A unmanned Progress spaceship racing to the International Space Station with 2.5 tonnes of cargo on board failed Wednesday to deploy a key antenna that helps it dock with the orbiting lab in the latest hitch in Russia's space programme.
The incident threatens to cast a new shadow over a once-vaunted programme that competed with the United States for space supremacy.
Russian and US space officials said the problem occurred just as the Progress settled into orbit after blasting off aboard a Soyuz rocket from the Baikonur space station that Moscow leases from Kazakhstan.
"There was a problem with one of the antennae in the Kurs (Navigation) system," Vitaly Lopota, president of the Energia space corporation that designs the Russian spacecraft, told the Interfax news agency.
The US space agency NASA said in a tweet: "Once in orbit, an antenna used as a navigational aid on the Progress did not deploy. Russian ground controllers are assessing a fix."
But Lopota stressed that the Progress cargo ship could still dock to the International Space Station (ISS) on Friday as planned.
"Even if the antenna fails to deploy, we will still be able to get to within 200 metres (of the ISS) and perform an automatic docking," the Energia president said.
An unnamed source at Mission Control outside Moscow told news agencies that space officials were not particularly worried about the latest mishap to affect Russia's programme.
"Such incidents have happened before," said the official.
But Russian space engineers repeatedly tried and failed to get the antenna unstuck when the Progress re-entered a stretch of its orbit in which it falls within radio contact with Mission Control.
Experts promised to keep attempting to nudge the antenna into place by sending more signals in the coming hours and possibly trying to shift the Progress vessel's rotation and angle in space.
"The antenna simply became jammed," a Mission Control representative told the RIA Novosti agency.
"We will continue trying different methods. We will be sending signals from ground telemetry stations and the space station, and turning the Progress around."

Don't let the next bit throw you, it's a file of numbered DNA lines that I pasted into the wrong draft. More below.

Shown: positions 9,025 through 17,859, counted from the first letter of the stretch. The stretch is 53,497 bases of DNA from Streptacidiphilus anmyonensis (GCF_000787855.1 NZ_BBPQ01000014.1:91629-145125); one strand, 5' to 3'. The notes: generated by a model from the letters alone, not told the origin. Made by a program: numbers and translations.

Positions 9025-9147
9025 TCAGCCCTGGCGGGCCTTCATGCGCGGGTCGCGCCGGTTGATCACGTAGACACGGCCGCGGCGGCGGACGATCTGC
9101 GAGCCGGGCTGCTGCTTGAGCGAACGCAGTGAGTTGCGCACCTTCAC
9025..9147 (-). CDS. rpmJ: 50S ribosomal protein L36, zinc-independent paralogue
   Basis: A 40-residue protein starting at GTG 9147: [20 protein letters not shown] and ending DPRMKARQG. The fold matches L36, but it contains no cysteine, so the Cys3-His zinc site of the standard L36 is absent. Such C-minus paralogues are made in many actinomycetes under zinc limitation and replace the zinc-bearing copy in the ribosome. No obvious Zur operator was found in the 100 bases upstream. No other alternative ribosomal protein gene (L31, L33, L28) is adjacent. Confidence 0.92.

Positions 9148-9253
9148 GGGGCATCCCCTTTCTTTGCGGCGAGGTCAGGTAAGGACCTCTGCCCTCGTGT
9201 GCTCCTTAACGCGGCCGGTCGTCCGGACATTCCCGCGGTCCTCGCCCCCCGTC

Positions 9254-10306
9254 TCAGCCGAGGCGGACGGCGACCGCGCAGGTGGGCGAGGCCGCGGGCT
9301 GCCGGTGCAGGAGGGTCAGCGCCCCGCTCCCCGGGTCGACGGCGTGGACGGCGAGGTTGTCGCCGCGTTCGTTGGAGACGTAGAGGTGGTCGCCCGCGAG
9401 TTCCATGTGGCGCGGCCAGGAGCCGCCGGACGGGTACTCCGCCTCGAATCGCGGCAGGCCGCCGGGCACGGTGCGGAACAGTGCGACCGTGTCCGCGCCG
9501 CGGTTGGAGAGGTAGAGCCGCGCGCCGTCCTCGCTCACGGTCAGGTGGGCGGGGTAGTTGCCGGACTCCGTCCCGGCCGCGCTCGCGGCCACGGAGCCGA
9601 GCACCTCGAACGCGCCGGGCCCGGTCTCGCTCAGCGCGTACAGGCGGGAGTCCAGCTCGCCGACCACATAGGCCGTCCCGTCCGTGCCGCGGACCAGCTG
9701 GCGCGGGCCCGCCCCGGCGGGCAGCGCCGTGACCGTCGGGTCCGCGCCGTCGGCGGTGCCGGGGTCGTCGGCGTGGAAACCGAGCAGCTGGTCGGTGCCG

Russia's programme is being watched closely by other space powers because it remains the only nation capable of transporting humans to the ISS following the 2011 retirement of the US shuttle.
But the Roscosmos space agency has suffered from a string of problems in recent years that include the August 2011 explosion after lift-off of a Soyuz rocket carrying another unmanned Progress cargo craft.
Three months later Russia suffered another blow to its prestige after an exploration satellite destined for one of the moons of Mars got stranded in the upper reaches of the Earth's atmosphere.
It soon disintegrated over the Pacific Ocean while still carrying 7.5 tonnes of a highly toxic fuel on board. No one was injured in the incident.
President Vladimir Putin has responded to the criticism by sacking senior space officials and unveiling a new $50-billion drive for Russia to bolster its status as a top space power.
Those plans include the construction of a brand new cosmodrome from where humans will fly to space by the end of the decade.
Roscosmos said the Progress craft was carrying oxygen, water supplies and food in addition to fuel and other replacement cargo.
The 14-year-old international space lab is currently manned by two American astronauts and a Canadian as well as three Russian cosmonauts.